C. R. Wiley on the Big Thing That Pixar's Inside Out Left Out
Pixar certainly has a winning formula. The movie studio seems to have found that little spot behind the collective ear that we like to have scratched. Its first 2015 release, Inside Out, follows the same inimitable story-telling recipe it served up to great applause with films such as Up, WALL-E, and Ratatouille. Pixar films are captivating—artfully done—without losing the story in the process. And let's give the studio credit for taking the high road, leaving sexual innuendo and scatological humor to its competitors.
But Inside Out is something more; it's a bit of a revelation. You see, that's precisely what the story is supposed to provide—insight into the mental workings of a prepubescent girl named Riley. But by showing us that, Pixar gives us more than a peek inside the mind of an eleven-year-old; it also reveals what it thinks of you and me—the viewing public. Pixar has given us its doctrine of man.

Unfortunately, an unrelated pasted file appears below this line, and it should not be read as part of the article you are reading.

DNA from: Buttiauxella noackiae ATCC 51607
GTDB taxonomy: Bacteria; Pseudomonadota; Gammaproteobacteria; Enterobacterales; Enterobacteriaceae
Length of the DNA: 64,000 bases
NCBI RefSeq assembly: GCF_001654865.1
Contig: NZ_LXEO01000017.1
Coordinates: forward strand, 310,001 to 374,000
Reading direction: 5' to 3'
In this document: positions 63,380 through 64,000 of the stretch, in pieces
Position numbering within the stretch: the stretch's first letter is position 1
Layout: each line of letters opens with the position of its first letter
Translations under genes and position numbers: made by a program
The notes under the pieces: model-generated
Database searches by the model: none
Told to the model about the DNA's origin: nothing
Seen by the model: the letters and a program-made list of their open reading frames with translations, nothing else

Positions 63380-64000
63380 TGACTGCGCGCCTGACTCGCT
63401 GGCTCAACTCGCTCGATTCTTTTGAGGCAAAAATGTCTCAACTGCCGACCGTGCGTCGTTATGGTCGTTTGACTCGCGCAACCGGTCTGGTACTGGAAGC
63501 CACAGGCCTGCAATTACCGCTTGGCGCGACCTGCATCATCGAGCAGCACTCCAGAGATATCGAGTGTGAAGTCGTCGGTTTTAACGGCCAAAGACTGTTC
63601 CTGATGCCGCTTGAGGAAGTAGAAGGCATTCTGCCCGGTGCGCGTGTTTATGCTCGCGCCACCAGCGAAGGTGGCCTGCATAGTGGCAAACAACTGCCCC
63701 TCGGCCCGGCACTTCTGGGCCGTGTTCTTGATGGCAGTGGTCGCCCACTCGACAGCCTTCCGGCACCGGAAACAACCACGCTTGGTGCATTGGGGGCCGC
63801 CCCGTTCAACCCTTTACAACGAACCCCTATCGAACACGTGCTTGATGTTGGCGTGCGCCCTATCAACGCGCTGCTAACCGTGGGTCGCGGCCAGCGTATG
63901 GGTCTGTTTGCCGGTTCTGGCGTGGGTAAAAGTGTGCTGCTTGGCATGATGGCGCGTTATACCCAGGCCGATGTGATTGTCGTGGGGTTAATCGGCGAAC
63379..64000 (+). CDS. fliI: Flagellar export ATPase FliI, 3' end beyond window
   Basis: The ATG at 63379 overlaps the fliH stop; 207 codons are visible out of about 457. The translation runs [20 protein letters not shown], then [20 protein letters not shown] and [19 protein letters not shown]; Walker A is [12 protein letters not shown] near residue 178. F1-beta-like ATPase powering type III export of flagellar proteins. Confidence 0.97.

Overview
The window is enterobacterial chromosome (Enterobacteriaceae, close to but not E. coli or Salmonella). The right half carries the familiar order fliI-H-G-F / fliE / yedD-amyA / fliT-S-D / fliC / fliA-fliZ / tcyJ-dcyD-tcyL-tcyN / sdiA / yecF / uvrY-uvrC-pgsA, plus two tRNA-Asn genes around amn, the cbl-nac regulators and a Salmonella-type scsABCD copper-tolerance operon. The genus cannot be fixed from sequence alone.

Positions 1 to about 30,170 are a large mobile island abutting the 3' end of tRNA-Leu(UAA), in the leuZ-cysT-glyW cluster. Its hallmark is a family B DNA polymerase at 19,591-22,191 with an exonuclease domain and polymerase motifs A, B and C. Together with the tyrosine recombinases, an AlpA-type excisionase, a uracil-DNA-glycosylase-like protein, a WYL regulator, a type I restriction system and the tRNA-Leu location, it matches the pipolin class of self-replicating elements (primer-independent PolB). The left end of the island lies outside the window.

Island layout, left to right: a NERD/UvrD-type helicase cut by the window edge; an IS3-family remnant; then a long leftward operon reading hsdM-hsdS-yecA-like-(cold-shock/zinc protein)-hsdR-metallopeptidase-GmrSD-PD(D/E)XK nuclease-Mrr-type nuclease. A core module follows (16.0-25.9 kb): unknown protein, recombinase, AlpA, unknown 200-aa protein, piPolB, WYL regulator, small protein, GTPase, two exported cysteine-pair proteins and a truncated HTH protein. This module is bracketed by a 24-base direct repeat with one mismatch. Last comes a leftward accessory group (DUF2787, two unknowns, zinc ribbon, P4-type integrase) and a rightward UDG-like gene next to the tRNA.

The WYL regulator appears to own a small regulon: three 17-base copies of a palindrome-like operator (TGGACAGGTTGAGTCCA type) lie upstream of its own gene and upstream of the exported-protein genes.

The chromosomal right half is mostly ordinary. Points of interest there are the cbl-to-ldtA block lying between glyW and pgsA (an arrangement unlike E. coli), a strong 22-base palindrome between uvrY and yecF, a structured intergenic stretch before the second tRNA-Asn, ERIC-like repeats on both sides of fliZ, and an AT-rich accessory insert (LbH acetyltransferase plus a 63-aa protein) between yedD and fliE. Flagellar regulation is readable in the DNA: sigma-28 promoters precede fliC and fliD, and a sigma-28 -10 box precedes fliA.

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C. R. Wiley is a member of the Academy of Philosophy and Letters and has written for numerous periodicals. He is the author of The Household and the War for the Cosmos (Canon Press, 2019) and Man of the House (Wipf and Stock, 2017), as well as short fiction and the first book in a young-adult fantasy series, The Purloined Boy, which was republished by Canon Press in 2017.
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